Research Articles

Discovery of Sodium and Potassium Vapor in the Atmosphere of the Moon

See allHide authors and affiliations

Science  05 Aug 1988:
Vol. 241, Issue 4866, pp. 675-680
DOI: 10.1126/science.241.4866.675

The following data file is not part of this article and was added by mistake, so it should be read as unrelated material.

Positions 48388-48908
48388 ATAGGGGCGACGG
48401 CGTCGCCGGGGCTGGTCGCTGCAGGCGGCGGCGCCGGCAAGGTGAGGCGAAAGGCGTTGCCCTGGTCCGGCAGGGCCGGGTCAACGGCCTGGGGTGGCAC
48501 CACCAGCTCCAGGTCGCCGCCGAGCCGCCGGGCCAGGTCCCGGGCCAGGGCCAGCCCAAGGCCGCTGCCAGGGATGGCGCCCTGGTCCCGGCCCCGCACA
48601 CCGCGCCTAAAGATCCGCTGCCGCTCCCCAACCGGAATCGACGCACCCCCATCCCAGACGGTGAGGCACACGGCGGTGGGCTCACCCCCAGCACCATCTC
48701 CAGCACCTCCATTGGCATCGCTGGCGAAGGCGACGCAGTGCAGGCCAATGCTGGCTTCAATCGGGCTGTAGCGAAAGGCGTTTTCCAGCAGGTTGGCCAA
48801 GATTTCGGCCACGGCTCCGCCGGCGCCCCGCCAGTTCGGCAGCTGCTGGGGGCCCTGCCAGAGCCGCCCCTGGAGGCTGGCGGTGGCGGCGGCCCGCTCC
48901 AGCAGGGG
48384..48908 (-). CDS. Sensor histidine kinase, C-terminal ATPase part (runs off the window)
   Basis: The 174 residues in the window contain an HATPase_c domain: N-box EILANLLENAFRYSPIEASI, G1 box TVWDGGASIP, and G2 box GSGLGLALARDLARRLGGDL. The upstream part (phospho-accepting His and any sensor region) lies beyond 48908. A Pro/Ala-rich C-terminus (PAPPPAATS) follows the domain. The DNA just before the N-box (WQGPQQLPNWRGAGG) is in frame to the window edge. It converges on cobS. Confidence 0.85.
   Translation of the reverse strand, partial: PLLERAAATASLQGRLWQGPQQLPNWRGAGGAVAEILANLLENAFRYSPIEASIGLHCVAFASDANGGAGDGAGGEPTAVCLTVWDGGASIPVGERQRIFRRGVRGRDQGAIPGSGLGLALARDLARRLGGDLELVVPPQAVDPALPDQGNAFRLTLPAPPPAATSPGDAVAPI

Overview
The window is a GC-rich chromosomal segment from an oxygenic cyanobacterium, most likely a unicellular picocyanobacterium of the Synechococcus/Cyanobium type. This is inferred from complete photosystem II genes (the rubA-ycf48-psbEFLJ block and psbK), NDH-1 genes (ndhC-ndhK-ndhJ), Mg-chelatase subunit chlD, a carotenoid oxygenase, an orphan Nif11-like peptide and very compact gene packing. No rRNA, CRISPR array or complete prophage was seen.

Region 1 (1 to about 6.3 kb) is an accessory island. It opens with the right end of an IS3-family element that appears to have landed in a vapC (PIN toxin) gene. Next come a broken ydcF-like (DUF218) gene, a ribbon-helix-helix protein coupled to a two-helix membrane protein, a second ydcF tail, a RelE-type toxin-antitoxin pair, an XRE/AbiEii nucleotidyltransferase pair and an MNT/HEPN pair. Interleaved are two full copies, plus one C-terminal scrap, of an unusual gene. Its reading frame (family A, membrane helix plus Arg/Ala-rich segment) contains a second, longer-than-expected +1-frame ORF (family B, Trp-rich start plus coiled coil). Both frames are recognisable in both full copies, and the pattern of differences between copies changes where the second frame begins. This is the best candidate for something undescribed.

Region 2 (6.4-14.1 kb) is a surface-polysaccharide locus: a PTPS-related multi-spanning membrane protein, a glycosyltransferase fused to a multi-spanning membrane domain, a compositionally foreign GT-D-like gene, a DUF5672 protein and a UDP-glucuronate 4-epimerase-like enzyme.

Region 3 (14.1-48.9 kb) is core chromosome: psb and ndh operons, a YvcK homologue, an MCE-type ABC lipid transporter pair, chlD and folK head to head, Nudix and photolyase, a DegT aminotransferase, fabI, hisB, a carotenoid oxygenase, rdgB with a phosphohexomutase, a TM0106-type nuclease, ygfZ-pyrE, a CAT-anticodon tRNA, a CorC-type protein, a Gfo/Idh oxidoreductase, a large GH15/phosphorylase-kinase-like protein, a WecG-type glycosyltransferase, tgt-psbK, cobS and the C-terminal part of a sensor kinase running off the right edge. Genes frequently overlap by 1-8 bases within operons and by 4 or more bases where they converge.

Spectra of the region just above the bright limb of the Moon show weak emission features that are attributed to resonant scattering of sunlight from sodium and potassium vapor in the lunar atmosphere. The maximum omnidirectional emission flux above the bright limb is 3.8 ± 0.4 kilorayleighs for sodium and 1.8 ± 0.4 kiloray-leighs for potassium. The zenith column densities above the subsolar point are estimated to be 8 ± 3 x 108 atoms cm-2 for sodium 1.4 ± 0.3 x 108 atoms cm-2 for potassium. Corresponding surface densities are 67 ± 12 atoms cm-3 and 15 ± 3 atoms cm-3, respectively. The scale height for the sodium atmosphere is 120 ± 42 kilometers, and for potassium 90 ± 20 kilometers, which implies that the effective temperature of the sodium and potassium is close to the lunar surface temperature. The sodium density at the south polar region was found to be similar to that at the subsolar point, indicating wide-spread distribution of sodium vapor over the lunar surface. The ratio of the density of sodium to the density of potassium is (6 ± 3) to 1, which is close to the sodium to potassium ratio in the lunar surface, suggesting that the atmosphere originates from the vaporization of surface minerals.